Big Bear, CA – As the winter storm season moves into Southern California, officials with San Bernardino National Forest are implementing prescribed burning projects across the San Bernardino and San Jacinto mountain ranges. Prescribed burning is an active forest management activity that helps restore ecological functions to the forest. Fire has a frequent natural role in some coniferous regions of San Bernardino National Forest. Caused naturally by lightning, fire has long maintained the health of forests, clearing brush on the forest floor and releasing seeds from pine cones, among other natural processes.
Large projects planned for this winter season include:
- Angelus Oaks: 273 acres worth of pile and broadcast burning will occur to create defensible space around the community along Highway 38.
- Bluff Mesa Meadow: This 250-acre meadow restoration project, south of Big Bear Lake, has already received hand treatment work and is slated for a broadcast burn in the spring.
- Baldwin Lake: On the east side of Big Bear Valley, 742 acres of piles created by ongoing contract work to increase and maintain defensible space around homes and road systems are targeted for burning starting in December and into the spring.
In addition to these large projects, pile burning may occur at several U.S. Forest Service fire stations, visitor centers, recreational areas and communication tower sites. Crews will also be out performing mechanical and hand thinning of other areas, which is the first step toward creating conditions safe for prescribed burning. Before burns, forest staff will notify the public and media via social media and news advisories.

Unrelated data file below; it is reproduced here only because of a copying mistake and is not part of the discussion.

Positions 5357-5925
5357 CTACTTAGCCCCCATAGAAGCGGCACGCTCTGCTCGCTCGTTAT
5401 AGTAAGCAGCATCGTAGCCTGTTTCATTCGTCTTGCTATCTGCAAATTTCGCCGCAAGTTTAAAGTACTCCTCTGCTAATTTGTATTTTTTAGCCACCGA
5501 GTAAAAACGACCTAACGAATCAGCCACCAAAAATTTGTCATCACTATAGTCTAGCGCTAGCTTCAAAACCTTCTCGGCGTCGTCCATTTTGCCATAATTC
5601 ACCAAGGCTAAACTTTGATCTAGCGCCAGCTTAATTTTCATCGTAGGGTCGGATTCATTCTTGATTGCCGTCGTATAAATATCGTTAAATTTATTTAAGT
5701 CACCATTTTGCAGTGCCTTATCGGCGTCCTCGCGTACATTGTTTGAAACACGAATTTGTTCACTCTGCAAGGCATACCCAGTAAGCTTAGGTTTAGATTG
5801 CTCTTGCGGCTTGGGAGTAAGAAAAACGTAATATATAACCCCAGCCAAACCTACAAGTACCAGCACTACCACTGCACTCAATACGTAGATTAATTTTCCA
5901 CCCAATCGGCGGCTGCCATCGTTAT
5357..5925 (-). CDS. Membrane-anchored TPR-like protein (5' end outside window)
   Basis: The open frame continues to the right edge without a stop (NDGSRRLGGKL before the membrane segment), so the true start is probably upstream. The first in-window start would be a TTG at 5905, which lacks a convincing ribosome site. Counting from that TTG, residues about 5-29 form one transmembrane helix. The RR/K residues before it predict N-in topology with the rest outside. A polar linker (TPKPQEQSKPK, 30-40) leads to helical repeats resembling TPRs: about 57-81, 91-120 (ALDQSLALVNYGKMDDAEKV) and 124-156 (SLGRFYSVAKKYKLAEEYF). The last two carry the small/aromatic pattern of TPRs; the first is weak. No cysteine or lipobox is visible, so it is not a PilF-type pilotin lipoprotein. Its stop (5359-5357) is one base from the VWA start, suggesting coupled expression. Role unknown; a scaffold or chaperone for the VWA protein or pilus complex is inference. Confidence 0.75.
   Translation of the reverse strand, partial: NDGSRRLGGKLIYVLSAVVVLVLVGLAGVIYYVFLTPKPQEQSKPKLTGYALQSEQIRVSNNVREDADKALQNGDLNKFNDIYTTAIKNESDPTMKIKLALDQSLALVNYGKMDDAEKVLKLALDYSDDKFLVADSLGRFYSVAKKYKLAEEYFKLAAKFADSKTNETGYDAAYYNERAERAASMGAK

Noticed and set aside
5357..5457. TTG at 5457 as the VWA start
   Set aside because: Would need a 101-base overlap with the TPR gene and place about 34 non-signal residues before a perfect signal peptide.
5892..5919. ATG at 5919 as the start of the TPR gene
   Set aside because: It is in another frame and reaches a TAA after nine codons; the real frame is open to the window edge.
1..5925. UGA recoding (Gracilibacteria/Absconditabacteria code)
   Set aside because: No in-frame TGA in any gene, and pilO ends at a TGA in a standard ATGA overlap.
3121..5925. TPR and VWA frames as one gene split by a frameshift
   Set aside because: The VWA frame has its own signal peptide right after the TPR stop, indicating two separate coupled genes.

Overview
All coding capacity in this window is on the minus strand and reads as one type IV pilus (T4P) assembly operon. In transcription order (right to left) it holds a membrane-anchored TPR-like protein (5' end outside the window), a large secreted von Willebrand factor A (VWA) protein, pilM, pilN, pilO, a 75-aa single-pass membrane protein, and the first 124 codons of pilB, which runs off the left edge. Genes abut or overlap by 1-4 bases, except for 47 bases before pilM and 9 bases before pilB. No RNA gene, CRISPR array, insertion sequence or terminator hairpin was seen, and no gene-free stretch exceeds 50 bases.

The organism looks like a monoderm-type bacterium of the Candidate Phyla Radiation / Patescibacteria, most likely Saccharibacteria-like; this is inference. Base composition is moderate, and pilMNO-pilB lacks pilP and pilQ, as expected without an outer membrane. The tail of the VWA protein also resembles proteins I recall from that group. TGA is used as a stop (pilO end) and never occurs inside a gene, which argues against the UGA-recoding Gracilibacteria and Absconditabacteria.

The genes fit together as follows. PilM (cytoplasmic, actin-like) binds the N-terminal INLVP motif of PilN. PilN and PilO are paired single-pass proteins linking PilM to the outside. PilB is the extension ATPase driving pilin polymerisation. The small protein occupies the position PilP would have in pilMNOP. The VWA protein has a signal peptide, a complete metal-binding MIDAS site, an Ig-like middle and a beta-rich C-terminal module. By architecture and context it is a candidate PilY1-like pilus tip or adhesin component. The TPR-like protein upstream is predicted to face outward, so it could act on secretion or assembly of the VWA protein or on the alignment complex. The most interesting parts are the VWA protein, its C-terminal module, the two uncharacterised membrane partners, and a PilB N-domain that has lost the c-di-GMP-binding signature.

The ignition of all prescribed burns is dependent on several environmental conditions (e.g. wind, humidity, temperature, etc), availability of fire personnel and equipment. The projects are conducted in coordination with the National Weather Service and South Coast Air Quality Management District in order to manage smoke production and minimize impacts as much as possible.
Forest officials also highly encourage residents and business owners to do their part by creating defensible space around their structures, hardening those structures and planting native, fire-resistant landscaping. CAL FIRE has tips for all these steps at ReadyForWildfire.org.